Peter Schmuck

Sometimes, baseball takes a back seat

When something happens without explanation in the world of professional sports, the information vacuum invariably gets filled with opinion and speculation, which seldom provides any real clarity.

Here's what we know about the decision by Orioles pitching coach Rick Adair to take a leave of absence, the club's decision to elevate bullpen coach Bill Castro into the interim role and the arrival of former Orioles pitcher Scott McGregor to take Castro's previous position:


Adair was not secretly fired because of discontent in the Warehouse over the rocky performance of the bullpen the past few days. He did not become the third pitching coach to depart the team during the Buck Showalter era because of any disagreement with the manager over his handling of the pitching staff.

He really did go home to deal with some personal and family issues that he and the team have chosen to keep private. Simple as that.


Showalter said during his pregame news conference today that the coaching shuffle had nothing to do with Adair's performance as pitching coach and gave every indication that he will be welcomed back as soon as he's ready to return.

"It has nothing to do with the job Rick was doing," Showalter said. "Rick's doing a good job. There are some challenges we all have that take some time to take care of … I'm not going to put a timeframe on that and say, 'At this point this means that and that point means this.' That doesn't help anything. There by the grace of God goes all of us."

Castro admitted that he felt "uncomfortable" when he was first asked to take over as pitching coach, but echoed Showalter's contention that the transition will not be difficult because of his close association with Adair and every member of the pitching staff. He has been focused on the relievers during his time with the Orioles, but also supervised the starting pitchers when each warmed up in the bullpen before taking the mound.

"It'll be different because now everything is on my shoulders," Castro said, "but I've done this before and I'll be able to handle the guys. I'm pretty comfortable with everybody here and I think the guys are comfortable with me. I don't think there will be anything drastic to the change with me in here."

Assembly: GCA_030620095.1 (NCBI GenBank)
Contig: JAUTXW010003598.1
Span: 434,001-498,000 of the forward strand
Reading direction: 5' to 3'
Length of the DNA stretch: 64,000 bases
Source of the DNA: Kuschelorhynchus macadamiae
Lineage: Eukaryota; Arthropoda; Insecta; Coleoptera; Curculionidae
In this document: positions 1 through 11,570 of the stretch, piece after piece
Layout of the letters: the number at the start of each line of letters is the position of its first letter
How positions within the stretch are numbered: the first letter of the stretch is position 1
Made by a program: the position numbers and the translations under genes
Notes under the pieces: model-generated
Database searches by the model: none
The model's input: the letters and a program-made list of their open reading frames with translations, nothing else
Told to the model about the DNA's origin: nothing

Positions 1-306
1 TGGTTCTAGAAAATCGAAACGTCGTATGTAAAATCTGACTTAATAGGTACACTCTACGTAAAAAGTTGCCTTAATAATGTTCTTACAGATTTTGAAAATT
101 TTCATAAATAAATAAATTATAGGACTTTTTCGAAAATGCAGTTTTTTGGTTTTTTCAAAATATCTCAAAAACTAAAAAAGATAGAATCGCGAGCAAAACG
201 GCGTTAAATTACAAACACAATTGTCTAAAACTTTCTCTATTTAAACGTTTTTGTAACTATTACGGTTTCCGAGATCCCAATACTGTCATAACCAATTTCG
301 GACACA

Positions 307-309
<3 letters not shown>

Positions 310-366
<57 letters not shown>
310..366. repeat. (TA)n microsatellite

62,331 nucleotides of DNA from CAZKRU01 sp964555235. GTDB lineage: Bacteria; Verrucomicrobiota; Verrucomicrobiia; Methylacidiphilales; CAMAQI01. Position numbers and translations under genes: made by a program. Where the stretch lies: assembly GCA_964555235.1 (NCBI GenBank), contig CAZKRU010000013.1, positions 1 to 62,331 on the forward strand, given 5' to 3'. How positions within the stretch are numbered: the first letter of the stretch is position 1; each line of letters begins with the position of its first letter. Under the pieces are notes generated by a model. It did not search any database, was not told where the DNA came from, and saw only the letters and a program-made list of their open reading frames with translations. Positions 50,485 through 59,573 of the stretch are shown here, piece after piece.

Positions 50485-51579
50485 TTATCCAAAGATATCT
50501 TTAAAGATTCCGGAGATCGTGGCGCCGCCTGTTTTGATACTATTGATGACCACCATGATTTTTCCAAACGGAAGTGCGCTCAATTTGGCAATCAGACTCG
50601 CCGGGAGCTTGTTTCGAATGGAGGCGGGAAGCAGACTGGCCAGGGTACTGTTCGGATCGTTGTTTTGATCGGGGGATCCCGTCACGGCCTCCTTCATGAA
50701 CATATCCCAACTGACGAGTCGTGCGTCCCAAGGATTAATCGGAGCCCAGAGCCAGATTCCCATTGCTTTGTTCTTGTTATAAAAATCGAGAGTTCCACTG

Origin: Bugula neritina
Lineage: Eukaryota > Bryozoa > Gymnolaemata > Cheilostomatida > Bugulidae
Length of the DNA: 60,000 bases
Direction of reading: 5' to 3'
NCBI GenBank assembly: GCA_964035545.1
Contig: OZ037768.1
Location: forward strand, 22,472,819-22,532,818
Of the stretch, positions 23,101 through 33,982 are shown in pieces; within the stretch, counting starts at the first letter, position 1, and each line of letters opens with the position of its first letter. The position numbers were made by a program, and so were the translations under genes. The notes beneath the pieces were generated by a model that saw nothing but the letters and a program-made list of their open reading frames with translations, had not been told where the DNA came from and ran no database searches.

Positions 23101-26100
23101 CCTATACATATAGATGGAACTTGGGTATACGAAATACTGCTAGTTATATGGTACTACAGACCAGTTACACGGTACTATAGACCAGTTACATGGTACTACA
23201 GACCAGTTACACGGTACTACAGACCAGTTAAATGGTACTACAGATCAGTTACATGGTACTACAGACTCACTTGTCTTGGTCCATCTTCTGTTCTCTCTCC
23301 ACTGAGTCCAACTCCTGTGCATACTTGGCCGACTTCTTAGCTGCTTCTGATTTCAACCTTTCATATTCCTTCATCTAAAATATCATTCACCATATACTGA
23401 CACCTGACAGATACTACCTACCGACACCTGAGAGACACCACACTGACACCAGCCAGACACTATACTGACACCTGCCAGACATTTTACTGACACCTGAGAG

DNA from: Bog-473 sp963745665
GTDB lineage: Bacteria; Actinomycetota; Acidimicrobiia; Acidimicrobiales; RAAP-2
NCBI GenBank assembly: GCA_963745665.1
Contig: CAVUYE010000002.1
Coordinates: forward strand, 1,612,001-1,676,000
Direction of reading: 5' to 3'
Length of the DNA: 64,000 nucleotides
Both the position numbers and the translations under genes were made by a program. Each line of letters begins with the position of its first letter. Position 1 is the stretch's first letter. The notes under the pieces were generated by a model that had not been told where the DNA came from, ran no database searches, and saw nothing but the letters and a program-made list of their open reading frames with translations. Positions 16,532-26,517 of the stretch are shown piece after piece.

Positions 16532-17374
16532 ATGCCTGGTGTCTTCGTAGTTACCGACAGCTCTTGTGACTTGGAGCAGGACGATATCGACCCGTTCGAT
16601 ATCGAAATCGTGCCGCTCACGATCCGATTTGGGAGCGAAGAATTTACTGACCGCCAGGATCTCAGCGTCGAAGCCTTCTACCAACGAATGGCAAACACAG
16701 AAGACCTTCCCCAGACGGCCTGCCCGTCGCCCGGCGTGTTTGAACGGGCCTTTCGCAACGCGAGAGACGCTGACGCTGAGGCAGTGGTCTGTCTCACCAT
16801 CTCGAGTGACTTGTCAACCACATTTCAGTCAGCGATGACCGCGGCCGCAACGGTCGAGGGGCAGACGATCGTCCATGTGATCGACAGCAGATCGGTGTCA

This is just one of those times when real life reminds everybody that there are things more important than baseball, but the game has to go on and the Orioles are fortunate to have had a former major league pitching coach (Milwaukee Brewers, 2009) in the wings. Showalter said that the team considered several possible replacements for Adair, but concluded that the combination of Castro and McGregor would be the most "seamless."

Catcher Matt Wieters agrees. He said he isn't worried about the pitching staff going through a signficant adjustment period at this important juncture in the season.

"Not really, because Bill's involved on a day-to-day basis anyway and Bill is a great pitching coach and has been a pitching coach for a long time," Wieters said. "We'll adjust on the fly and just keep going with the day-to-day business and keep trying to improve."

Showalter briefed the players on the situation when they got to Oriole Park to prepare for tonight's homestand opener against the Colorado Rockies. He kept Adair's confidence, but just the fact that he had to leave the team at this point speaks to the seriousness of the situation.


"We haven’t heard much," Wieters said, "other than he needed to take a leave of absence, so definitely all of our prayers are with him and his family and hopefully he gets whatever he needs to be able to get back here and, more importantly, that him and his family are okay."